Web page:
In another case, the appeal in the courts failed as the statement of persons nominated had already been published. There was no doubt that the legal representatives of all the political parties found great difficulty because of the little time that was available to take legal action. I therefore ask my noble friend whether there are any plans to extend the election timetable or make provision to allow time for such legal action to be taken.

I do not wish to sound defeatist, but, to use a cliché, we do know that as one loophole closes another one opens. As has been said, at the next election there could be more attempts at personal candidate deception. I hope that in any future legislation consideration will be given to eradicating this aspect of misleading descriptions, without the need for redress to the courts. That could be simply done by making registration compulsory.

In the meantime, the responsibility for determining the validity of a nomination paper lies with the individual returning officers. Having worked closely over the years with many returning officers, I have absolute faith in their judgment. But, as the noble Lord, Lord Henley, said, it is important that there is a uniform policy throughout the country. It would be most inappropriate for there to be any inconsistency in the use of names on ballot papers in different parts of the country. In line with the recently published report of the Home Affairs Select Committee, entitled Electoral Law and Administration, I believe that returning officers need stronger guidance than is provided for in the Bill as to whether particular descriptions should be allowed. I hope that such guidance will be available.

I turn now to the actual ballot paper, about which I have two points to make. The criteria for defining the six words on the ballot paper are welcome. Clause 3(1)(d) and (f) in particular make it clear that the description must not be obscene, offensive or unlawful. I would be grateful for an assurance that the latter includes incitement to racial hatred.

It has been suggested that the use of emblems on ballot papers is bizarre and patronising and might confuse electors. I have to say that I disagree with the noble Lord opposite. I believe that to make those comments is like standing a good idea on its head. Emblems will help to reduce confusion and they will certainly not appear bizarre to those electors for whom English is not their first language, nor will they appear bizarre to those people who have poor vision.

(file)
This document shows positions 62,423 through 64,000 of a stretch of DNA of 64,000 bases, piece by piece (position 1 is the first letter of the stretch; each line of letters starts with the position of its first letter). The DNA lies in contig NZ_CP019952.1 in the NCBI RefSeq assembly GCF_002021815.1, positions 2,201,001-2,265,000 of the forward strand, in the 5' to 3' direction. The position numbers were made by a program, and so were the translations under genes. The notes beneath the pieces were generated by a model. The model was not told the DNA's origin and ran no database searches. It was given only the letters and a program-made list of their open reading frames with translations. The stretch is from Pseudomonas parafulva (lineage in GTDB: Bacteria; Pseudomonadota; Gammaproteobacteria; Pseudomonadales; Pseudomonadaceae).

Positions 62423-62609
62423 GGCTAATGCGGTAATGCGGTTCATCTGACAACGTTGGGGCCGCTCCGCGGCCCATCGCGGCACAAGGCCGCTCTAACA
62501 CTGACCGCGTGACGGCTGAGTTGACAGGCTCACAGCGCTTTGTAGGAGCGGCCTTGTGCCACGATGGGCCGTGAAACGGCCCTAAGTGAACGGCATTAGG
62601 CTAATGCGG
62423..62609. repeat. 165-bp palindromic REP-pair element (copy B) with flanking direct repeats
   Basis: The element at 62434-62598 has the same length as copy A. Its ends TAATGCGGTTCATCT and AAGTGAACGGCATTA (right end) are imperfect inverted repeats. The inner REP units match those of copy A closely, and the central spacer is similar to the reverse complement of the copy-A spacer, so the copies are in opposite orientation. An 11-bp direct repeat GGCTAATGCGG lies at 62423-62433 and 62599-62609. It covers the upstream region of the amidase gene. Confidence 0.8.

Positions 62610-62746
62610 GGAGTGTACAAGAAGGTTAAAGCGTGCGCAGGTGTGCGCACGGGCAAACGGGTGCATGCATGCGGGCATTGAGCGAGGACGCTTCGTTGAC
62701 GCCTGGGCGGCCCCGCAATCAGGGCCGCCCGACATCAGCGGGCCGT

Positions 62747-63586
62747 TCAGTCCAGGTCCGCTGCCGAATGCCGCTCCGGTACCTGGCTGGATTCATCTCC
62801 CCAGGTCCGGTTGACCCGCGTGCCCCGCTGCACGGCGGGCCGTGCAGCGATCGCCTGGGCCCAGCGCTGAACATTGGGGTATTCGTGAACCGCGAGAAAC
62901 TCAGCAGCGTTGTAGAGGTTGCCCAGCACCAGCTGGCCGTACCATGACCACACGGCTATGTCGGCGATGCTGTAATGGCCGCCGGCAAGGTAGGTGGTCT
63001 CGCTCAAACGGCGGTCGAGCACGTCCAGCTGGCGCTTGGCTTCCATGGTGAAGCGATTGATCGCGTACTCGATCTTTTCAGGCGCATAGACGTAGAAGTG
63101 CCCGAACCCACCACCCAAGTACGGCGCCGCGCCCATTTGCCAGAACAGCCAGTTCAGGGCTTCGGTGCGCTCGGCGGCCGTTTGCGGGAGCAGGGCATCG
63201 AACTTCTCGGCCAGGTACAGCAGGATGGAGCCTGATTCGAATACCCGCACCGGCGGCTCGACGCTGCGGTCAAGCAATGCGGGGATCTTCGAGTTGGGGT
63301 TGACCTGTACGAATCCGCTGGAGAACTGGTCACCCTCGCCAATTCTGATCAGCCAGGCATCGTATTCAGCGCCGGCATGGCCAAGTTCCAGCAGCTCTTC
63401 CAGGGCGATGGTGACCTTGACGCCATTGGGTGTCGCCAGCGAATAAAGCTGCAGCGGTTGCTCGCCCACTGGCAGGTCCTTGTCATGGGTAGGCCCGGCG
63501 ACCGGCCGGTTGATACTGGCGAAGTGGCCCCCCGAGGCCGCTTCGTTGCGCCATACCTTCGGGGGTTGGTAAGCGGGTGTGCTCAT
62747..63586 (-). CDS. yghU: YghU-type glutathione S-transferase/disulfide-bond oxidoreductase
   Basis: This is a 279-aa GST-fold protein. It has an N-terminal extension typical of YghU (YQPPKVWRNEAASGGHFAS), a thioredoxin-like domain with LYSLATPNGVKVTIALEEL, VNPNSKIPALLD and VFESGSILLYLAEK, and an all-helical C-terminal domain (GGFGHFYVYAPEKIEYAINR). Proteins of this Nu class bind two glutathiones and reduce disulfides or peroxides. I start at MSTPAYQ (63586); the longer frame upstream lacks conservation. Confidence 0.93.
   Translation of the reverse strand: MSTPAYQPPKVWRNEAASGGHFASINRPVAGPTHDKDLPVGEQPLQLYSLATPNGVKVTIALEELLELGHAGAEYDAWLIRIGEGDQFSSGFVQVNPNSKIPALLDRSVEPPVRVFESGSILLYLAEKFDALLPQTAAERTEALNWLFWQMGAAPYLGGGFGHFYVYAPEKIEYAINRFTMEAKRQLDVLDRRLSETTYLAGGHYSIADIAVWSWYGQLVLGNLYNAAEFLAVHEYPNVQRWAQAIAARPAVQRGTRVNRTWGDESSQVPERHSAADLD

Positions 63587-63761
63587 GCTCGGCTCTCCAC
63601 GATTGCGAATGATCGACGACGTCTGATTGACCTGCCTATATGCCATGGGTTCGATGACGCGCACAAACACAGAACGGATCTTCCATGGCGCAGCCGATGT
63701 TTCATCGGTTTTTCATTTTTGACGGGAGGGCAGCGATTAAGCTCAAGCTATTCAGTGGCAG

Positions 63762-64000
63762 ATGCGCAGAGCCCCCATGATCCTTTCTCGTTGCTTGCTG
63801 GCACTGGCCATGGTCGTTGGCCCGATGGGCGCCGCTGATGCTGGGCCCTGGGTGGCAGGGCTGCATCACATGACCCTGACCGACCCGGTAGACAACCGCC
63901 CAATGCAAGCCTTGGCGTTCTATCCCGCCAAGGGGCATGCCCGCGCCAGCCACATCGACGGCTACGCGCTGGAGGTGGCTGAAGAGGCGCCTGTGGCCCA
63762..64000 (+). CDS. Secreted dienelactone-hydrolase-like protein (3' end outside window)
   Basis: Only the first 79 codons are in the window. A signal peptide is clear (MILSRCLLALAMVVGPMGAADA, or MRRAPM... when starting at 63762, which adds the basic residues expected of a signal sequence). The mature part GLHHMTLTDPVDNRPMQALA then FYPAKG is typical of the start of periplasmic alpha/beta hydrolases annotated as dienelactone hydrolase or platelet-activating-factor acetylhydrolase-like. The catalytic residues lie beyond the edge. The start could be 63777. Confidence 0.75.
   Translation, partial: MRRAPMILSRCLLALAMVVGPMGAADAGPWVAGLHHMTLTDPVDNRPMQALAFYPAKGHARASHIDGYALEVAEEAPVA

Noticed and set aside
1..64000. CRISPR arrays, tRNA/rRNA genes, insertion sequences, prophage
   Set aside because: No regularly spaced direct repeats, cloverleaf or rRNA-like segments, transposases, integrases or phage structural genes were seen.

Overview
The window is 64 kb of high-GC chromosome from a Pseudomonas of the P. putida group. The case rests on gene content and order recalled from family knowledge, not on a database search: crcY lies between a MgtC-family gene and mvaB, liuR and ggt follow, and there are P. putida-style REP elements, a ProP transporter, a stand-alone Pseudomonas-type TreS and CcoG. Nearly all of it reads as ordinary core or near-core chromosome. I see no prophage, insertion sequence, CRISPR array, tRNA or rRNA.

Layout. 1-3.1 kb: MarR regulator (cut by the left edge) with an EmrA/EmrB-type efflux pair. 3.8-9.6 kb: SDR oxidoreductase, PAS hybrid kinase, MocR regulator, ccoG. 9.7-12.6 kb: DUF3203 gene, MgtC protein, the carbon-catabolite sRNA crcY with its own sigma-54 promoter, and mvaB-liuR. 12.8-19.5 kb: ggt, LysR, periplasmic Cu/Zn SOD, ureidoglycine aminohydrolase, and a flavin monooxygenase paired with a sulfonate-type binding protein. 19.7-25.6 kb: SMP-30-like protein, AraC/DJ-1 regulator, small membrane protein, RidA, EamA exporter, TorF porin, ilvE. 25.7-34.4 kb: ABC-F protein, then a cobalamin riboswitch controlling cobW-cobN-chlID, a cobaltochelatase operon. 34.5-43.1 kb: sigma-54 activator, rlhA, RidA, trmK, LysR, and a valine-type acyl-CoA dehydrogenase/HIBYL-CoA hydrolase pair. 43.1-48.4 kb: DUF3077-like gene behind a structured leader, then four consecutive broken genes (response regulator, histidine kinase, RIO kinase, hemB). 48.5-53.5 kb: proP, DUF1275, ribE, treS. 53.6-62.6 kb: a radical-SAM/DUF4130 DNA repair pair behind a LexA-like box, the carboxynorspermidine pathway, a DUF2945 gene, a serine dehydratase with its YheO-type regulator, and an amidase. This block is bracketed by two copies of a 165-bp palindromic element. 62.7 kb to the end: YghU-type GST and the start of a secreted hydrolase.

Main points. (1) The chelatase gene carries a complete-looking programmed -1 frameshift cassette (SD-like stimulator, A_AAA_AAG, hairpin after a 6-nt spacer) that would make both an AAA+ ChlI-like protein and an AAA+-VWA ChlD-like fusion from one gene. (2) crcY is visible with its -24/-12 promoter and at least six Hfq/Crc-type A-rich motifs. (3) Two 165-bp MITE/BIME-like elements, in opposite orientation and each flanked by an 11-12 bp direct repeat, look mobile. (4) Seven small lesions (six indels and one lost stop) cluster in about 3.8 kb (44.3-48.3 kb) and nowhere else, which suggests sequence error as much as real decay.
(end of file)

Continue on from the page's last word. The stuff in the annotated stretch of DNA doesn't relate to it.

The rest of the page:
While I have indicated that, in principle, I am fully supportive of the Bill, there are some aspects which I hope will be developed in the future—perhaps, in time, in another Bill. In particular, I believe that there is a need to strengthen the criteria for registration, to define a political party and to allow a right of appeal. On the criteria for registration, rather than just using the name of two responsible officers, this could be tightened up by parties having to have a specified number of members and produce a constitution as evidence of existence. That would not prevent independent candidates standing.

However, my main concern is that there is no appeals structure. While the registrar, after examining all the evidence, can, when in doubt, seek guidance from the special Speaker's Committee—guidance which, I believe, he or she must accept—a third party has no right of involvement in the registration process either to make representations to or raise objections with the registrar, other than through a judicial review. I believe that that needs serious examination. I am sure that my noble friend the Minister will indicate in his reply that the procedure is sufficiently protective of the political parties. I hope that he is right and that I have unnecessary fears.

I have one last point of query which is allied to but not directly related to the Bill. I am a long-time advocate of the establishment of an electoral commission. I am sure that my noble friend is aware of the increasing pressure for such a body to be established. Although our elections in this country are free and fairly conducted, the rules governing their administration and conduct are dated, inefficient, complex and involve too many statutory bodies. This Bill adds to that list by Companies House taking on the responsibility for the registration process. It would be considerably simpler for this job to be transferred to an electoral commission, bringing it together with the conduct of elections and all that that entails—the financing of political parties, it is to be hoped. I trust that we can look forward to having an electoral commission in the future.